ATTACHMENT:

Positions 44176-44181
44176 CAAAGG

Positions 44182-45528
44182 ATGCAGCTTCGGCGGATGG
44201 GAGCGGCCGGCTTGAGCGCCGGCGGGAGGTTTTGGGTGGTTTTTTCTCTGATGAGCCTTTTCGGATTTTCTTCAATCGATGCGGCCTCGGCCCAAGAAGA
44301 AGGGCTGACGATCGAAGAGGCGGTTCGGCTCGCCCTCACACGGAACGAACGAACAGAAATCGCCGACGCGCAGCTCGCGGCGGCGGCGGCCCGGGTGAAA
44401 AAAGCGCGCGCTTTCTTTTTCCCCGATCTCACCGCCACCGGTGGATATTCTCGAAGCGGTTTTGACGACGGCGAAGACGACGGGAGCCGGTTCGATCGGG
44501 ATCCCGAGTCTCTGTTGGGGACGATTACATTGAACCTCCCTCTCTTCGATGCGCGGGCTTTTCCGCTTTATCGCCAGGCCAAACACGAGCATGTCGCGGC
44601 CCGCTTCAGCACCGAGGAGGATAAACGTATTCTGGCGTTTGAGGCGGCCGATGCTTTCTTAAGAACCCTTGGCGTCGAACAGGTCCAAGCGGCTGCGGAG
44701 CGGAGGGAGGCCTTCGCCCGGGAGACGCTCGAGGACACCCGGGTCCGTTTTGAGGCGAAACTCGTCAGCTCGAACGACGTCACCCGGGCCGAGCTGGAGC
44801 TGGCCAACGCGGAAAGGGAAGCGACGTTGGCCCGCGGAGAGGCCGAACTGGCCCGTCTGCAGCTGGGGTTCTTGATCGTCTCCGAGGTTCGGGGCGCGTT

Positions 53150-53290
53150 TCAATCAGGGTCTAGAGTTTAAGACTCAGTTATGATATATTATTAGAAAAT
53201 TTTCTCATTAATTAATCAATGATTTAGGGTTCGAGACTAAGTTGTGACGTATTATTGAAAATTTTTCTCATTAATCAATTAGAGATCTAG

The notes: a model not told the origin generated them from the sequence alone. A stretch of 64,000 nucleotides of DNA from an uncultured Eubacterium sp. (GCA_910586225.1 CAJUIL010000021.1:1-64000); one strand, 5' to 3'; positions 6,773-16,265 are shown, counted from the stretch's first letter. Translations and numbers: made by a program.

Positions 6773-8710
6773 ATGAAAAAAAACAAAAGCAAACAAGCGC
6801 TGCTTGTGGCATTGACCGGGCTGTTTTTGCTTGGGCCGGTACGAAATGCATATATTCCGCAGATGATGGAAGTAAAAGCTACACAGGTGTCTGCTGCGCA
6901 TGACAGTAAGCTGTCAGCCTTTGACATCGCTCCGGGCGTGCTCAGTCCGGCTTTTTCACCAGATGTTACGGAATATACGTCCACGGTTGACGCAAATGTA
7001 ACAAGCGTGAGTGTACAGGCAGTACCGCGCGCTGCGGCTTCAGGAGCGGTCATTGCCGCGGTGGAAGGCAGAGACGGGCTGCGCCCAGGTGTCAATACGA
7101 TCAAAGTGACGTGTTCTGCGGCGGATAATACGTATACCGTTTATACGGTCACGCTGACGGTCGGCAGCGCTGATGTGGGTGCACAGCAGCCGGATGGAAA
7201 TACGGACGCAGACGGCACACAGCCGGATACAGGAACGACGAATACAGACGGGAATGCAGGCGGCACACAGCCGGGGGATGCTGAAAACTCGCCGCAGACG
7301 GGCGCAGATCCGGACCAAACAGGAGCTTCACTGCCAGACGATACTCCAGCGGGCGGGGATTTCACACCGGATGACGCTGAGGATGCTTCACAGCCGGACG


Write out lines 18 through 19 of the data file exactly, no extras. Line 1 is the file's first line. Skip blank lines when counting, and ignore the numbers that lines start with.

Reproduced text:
6801 TGCTTGTGGCATTGACCGGGCTGTTTTTGCTTGGGCCGGTACGAAATGCATATATTCCGCAGATGATGGAAGTAAAAGCTACACAGGTGTCTGCTGCGCA
6901 TGACAGTAAGCTGTCAGCCTTTGACATCGCTCCGGGCGTGCTCAGTCCGGCTTTTTCACCAGATGTTACGGAATATACGTCCACGGTTGACGCAAATGTA